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These Male Hummingbirds Manipulate the Sound of Their Flying to Attract Mates

A Costa’s hummingbird.
A Costa’s hummingbird.
Photo: Alan D. Wilson (Wikimedia Commons)

Birds have evolved some very strange features and behaviors in order to woo mates. Birds-of-paradise feathers are a natural vantablack. Bowerbirds build elaborate and colorful nests. And it seems that Costa’s hummingbirds control how females hear the sound of their dives.

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A pair of researchers at the University of California, Riverside studied six hummingbirds in an acoustic wind tunnel as they danced for a female in a cage. Confusingly, the birds dive to the side of, not in front of, the female. It seems the males are actually tweaking the sound of the dive so it seems like they’re going quickly—a sign that they’re fast flyers and a worthy mate.

“People love hummingbirds and the displays are fantastic and eye catching,” study author Christopher Clark told Gizmodo. “But we just don’t know a lot about them.”

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Clark and Emily Mistick watched hummingbirds perform their dives in the wind tunnel and measured the sounds and the direction they came from with microphones and acoustic cameras. These are devices that can image a sound, its intensity and source.

Teeny male hummingbirds typically control some sort of territory, explained Clark. Once a female enters, the male will attempt to put on his display. With some species, the birds will fly over the top of the female, or in a way that shows off his feathers. But Costa’s hummingbirds fly in four-meter dives to either side of their love interest.

The males ultimately want to demonstrate that they are physically fit specimens, and do so by showing the females how fast they can fly. But there’s an upper limit to speed, so instead, they can just make it sound like they’re going faster.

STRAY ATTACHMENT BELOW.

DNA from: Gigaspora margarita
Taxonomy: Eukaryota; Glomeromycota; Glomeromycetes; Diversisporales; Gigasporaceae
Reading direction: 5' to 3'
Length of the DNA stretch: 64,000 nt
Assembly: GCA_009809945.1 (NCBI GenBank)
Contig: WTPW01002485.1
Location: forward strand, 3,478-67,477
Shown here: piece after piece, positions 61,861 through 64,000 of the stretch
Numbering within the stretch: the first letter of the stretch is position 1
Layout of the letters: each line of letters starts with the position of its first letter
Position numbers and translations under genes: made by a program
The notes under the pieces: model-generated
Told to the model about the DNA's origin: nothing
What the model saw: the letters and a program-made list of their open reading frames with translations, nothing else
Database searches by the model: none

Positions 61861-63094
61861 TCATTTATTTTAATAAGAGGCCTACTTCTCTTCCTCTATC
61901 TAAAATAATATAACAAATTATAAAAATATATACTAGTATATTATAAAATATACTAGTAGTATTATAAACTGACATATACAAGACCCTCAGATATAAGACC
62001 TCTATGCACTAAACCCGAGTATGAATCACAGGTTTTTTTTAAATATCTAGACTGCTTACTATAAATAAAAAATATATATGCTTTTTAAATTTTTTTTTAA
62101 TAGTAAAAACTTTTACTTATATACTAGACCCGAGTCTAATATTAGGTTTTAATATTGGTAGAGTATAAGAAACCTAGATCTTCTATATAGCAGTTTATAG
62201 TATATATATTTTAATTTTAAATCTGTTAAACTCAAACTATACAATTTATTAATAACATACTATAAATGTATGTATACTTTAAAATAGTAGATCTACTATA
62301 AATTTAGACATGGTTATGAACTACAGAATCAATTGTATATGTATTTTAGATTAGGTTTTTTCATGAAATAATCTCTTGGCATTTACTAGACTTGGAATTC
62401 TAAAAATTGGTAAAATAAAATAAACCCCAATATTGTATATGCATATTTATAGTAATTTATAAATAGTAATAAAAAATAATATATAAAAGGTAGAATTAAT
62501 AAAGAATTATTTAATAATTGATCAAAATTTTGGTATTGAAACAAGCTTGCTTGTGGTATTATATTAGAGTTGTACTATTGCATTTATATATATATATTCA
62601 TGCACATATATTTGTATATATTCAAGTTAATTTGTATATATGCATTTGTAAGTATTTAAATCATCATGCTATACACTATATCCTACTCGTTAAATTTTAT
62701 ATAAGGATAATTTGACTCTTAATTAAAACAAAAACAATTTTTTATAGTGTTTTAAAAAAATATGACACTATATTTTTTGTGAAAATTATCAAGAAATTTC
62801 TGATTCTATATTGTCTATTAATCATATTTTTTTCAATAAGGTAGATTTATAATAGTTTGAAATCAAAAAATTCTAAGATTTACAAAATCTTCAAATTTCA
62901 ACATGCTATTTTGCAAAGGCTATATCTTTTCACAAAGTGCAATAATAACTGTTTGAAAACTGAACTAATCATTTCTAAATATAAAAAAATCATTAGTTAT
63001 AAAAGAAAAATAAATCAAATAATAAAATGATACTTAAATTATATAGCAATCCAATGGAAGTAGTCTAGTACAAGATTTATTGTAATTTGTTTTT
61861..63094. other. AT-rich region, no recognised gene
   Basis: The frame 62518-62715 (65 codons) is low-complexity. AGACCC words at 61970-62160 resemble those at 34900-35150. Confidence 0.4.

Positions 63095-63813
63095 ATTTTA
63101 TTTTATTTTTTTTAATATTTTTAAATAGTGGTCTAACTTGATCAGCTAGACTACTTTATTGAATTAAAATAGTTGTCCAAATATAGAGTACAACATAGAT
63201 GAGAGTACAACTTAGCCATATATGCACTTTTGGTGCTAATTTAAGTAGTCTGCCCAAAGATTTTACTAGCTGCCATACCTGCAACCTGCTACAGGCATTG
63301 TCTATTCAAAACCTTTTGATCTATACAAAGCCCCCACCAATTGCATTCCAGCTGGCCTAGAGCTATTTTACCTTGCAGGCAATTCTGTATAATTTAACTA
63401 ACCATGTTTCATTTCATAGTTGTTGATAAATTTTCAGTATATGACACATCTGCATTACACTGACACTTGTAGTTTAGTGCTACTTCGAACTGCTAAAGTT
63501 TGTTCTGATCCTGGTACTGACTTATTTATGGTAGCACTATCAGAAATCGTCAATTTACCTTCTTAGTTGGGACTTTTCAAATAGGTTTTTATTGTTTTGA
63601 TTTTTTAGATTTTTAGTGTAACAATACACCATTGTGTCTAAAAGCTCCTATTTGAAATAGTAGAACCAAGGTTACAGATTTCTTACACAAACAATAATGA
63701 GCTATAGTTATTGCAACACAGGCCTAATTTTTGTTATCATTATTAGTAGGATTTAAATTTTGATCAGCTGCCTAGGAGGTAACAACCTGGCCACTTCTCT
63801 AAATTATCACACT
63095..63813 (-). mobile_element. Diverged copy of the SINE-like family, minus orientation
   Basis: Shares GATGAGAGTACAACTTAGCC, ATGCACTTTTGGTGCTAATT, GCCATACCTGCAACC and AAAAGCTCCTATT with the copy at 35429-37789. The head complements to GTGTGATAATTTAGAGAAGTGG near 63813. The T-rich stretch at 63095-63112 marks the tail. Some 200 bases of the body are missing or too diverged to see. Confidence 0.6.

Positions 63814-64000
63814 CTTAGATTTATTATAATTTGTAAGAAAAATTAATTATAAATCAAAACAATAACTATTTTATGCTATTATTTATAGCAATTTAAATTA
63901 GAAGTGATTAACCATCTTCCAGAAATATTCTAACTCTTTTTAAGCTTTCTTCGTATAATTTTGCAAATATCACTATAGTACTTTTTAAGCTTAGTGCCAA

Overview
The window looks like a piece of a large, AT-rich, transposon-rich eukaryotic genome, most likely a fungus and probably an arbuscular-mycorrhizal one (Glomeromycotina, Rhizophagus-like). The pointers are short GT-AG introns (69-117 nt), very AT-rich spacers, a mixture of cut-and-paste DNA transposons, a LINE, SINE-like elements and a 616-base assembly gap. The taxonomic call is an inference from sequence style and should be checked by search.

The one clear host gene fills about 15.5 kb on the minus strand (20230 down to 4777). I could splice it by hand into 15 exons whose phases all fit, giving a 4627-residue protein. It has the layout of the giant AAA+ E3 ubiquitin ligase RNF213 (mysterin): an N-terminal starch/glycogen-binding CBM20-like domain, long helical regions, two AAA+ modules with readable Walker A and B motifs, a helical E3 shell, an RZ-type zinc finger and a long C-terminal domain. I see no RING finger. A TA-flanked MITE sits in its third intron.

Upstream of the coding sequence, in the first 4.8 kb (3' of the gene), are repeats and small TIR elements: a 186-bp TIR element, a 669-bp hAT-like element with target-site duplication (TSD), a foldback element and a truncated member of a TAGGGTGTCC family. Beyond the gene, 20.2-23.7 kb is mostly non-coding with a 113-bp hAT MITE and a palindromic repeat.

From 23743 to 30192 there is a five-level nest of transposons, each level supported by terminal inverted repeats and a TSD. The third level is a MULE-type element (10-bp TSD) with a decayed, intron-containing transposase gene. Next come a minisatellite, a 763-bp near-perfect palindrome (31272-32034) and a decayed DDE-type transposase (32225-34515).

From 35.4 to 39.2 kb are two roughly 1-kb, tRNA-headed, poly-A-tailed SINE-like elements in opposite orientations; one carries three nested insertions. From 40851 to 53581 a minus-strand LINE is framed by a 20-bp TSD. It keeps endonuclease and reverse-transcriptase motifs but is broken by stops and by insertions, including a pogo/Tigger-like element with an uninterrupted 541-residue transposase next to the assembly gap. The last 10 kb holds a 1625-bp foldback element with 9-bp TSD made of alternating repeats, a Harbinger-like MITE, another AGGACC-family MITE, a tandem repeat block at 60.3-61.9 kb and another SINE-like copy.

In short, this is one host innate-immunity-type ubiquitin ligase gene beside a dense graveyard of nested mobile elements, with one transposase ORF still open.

They do this by masking the changing pitch of their sound caused by the Doppler shift, according to the paper published today in Current Biology. In other words, flying to the side masks the neeEEEEEEooww sound you might associate with a diving airplane. Changing his dive angle can mask that he’s cheating. Additionally, said Clark, he’s pointing his tail feathers towards the female, so the sound is also louder—the faster he goes, the louder the sound would be.

This is just the first of plenty of hummingbird studies, said Clark. They still don’t know how the females actually react to different combinations of loudness and pitch, and whether she’s gauging loudness, pitch or some combination in her assessment. “What’s going on inside the females head is just a interesting is what the males are doing,” said Clark.

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Another researcher, Sarah Lipshutz, PhD candidate in Ecology and Evolutionary Biology at the University of Tennessee, Knoxville, said the paper was exciting “because it integrates the fields of sexual selection, communication, and biomechanics to examine the mechanisms underlying a dynamic male sexual signal.” She agreed that assessing the female’s response would be an important next step.

Sexual selection has made birds evolve some pretty strange behavior, it seems. But I guess it’s not so different from what males of a certain clothed primate species will do to attract a mate.

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[Current Biology]

Science Writer, Founder of Birdmodo

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DISCUSSION

Costa’s are not common here in coastal northern California (we have other species including the permanent resident Anna’s) but a few years ago I was sitting on the deck and a tiny hummer with a long purple gorget and a funny little chirping sound, sat right next to me on a wire cage around a planter, not two feet away. I walked into the house, grabbed my Sibley’s bird book and looked him up to make sure he was indeed a Costa’s while he zipped back and forth to take a sip from my multiple feeders only to land down next to me for a good hour or so. He stayed a day or two and then I assume migrated back to his regular life but for all the hummingbirds I see (and we run 13-15 feeders in the summertime!) he was a particularly charming little thing.